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Universality and diversity in human song

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Jacoby,  Nori
Research Group Computational Auditory Perception, Max Planck Institute for Empirical Aesthetics, Max Planck Society;

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Citation

Mehr, S. A., Singh, M., Knox, D., Ketter, D. M., Pickens-Jones, D., Atwood, S., et al. (2019). Universality and diversity in human song. Science, 366(6468): eaax0868. doi:10.1126/science.aax0868.


Cite as: http://hdl.handle.net/21.11116/0000-0005-518E-0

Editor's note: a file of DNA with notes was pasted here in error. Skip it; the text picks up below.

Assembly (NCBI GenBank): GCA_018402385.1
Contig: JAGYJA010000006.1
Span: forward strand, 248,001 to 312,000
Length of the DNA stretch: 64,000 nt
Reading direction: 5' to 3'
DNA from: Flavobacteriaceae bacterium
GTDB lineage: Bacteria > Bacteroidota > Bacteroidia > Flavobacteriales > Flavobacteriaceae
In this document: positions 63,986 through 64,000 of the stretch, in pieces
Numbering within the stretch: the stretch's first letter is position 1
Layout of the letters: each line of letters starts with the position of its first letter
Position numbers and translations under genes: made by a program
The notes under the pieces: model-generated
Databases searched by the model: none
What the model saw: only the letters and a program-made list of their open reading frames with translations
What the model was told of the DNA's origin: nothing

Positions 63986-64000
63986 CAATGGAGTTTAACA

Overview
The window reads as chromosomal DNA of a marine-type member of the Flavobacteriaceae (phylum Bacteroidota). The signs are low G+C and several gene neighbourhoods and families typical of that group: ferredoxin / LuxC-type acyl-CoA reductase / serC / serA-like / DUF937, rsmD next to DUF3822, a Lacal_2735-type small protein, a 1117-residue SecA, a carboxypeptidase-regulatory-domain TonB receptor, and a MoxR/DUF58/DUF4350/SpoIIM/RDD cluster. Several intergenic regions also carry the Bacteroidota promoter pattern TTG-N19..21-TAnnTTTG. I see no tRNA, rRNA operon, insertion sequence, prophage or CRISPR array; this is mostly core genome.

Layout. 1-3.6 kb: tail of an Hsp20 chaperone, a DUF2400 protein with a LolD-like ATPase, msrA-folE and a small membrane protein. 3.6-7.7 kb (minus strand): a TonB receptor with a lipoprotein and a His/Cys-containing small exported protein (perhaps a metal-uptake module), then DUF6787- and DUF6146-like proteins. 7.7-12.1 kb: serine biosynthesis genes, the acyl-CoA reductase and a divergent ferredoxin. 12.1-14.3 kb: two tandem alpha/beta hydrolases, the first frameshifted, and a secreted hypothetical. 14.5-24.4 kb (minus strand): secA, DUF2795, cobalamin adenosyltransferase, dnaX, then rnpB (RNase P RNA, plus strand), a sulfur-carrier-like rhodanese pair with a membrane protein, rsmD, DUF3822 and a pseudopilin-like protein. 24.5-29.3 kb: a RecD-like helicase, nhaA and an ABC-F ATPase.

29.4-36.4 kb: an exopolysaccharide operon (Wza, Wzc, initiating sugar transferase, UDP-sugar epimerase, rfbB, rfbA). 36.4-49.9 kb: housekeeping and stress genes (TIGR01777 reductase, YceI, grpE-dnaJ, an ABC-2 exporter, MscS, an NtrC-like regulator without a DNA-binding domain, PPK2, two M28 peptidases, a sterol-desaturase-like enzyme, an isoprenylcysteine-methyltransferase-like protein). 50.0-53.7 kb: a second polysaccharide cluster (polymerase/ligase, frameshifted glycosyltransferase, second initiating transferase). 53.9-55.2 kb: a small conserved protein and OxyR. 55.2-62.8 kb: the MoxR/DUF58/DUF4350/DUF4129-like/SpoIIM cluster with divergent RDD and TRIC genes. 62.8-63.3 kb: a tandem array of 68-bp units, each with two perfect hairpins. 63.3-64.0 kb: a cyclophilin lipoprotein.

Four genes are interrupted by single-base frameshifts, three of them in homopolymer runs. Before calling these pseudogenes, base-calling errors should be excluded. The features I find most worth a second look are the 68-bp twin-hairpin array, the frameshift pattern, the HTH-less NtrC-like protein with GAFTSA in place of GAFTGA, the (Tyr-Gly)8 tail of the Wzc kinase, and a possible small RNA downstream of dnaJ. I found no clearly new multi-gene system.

Abstract
What is universal about music, and what varies? We built a corpus of ethnographic text on musical behavior from a representative sample of the world’s societies, as well as a discography of audio recordings. The ethnographic corpus reveals that music (including songs with words) appears in every society observed; that music varies along three dimensions (formality, arousal, religiosity), more within societies than across them; and that music is associated with certain behavioral contexts such as infant care, healing, dance, and love. The discography—analyzed through machine summaries, amateur and expert listener ratings, and manual transcriptions—reveals that acoustic features of songs predict their primary behavioral context; that tonality is widespread, perhaps universal; that music varies in rhythmic and melodic complexity; and that elements of melodies and rhythms found worldwide follow power laws.